When my wife was a teenager, she became extremely sick for several months following a missions trip to Guatemala.  The doctors never figured out what was wrong, and although she eventually got back to a level of health where she could function, her health never returned to normal.  About a year or so after we were married, her health began to decline again to the point she was no longer able to work as a dental assistant.  Over the next several years, as we began to build a family, she again was able to adapt to deal with the chronic pain and fatigue that she experienced daily and managed to be the most loving, caring and engaged mother I could have asked for.  Seven years, four kids, and countless tests later, we still had no idea what was causing her symptoms, but she continued to face every day with hope and determination.  Over the past 9 years, I have watched with both awe and desperation as my wife’s bad days have slowly become more frequent than her good ones.  Yet through it all, she continues to face each day with resolve to be the best mom and wife she can, and continues to find creative ways to do that despite her limitations…all the while having no end in sight to her situation.  On top of all that, she has faced the uncertainty of my situation with a unwavering faith  and hope, that I was surely lacking in the beginning.  It is her faith that has fed mine over the past several weeks.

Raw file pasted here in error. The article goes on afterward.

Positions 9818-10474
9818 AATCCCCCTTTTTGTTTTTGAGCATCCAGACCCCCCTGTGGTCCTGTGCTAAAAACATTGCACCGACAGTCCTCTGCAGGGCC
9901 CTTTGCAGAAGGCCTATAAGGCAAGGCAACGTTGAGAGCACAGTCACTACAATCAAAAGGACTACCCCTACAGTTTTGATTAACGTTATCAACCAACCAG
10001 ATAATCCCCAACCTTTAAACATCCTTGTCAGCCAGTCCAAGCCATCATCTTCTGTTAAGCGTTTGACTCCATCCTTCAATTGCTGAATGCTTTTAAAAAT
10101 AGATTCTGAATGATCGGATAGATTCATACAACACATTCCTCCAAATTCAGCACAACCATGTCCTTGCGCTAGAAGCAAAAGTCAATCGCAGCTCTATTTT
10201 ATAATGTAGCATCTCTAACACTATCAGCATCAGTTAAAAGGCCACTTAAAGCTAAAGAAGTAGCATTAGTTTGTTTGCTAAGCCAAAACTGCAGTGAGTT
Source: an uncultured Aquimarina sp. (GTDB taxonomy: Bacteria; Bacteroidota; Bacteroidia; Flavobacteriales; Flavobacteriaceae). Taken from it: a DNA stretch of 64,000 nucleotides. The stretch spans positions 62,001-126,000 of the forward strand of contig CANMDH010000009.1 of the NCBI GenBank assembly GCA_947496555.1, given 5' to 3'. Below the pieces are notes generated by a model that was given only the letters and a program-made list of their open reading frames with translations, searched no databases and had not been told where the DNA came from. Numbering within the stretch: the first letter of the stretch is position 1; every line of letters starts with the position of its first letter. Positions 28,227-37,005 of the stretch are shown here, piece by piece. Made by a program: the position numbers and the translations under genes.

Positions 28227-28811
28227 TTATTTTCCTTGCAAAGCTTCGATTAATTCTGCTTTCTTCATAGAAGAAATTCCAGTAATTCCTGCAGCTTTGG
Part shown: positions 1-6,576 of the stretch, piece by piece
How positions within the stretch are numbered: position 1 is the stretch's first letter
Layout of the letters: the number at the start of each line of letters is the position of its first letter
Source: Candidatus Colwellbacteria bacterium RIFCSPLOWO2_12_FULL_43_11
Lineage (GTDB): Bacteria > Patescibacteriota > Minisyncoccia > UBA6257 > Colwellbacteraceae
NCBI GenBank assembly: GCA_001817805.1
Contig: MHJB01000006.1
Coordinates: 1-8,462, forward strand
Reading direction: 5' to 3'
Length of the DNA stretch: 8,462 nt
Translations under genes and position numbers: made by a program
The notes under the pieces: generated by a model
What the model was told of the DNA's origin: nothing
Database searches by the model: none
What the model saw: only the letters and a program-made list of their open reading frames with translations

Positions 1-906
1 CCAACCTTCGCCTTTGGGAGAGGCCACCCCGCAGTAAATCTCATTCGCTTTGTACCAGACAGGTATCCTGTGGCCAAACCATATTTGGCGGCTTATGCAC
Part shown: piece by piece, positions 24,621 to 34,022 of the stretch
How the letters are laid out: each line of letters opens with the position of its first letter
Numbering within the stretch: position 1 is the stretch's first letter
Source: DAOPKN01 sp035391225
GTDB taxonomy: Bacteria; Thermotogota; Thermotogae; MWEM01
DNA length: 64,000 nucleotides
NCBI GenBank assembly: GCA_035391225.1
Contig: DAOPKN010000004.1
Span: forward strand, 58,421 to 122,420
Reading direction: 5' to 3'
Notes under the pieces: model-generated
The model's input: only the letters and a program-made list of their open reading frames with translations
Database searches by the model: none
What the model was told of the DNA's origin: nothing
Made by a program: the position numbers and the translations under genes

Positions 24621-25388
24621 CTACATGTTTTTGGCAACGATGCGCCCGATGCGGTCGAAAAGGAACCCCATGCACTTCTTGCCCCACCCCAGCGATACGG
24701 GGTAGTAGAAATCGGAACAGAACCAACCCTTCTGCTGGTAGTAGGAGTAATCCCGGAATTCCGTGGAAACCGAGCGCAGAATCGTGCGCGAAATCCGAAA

So  this post is dedicated to my hero, my best friend, my lover, for sure my better half, Tania Palmer.  I love you babe!  Thank you for being all that you are for me and our kids.  You are amazing!

It is Easter!

Originally posted on Facebook April 5, 2015

On this Resurrection Sunday, I am reminded of the hope that sustains me through all trials. All healing is temporary unless the Lord returns, but His resurrection is the cornerstone of my faith that no matter what happens in this temporal life, my future is secure and His grace is sufficient.

Happy Easter everyone!

He is risen! He is risen indeed!

A Day at the Beach!

Originally posted on Facebook April 5, 2015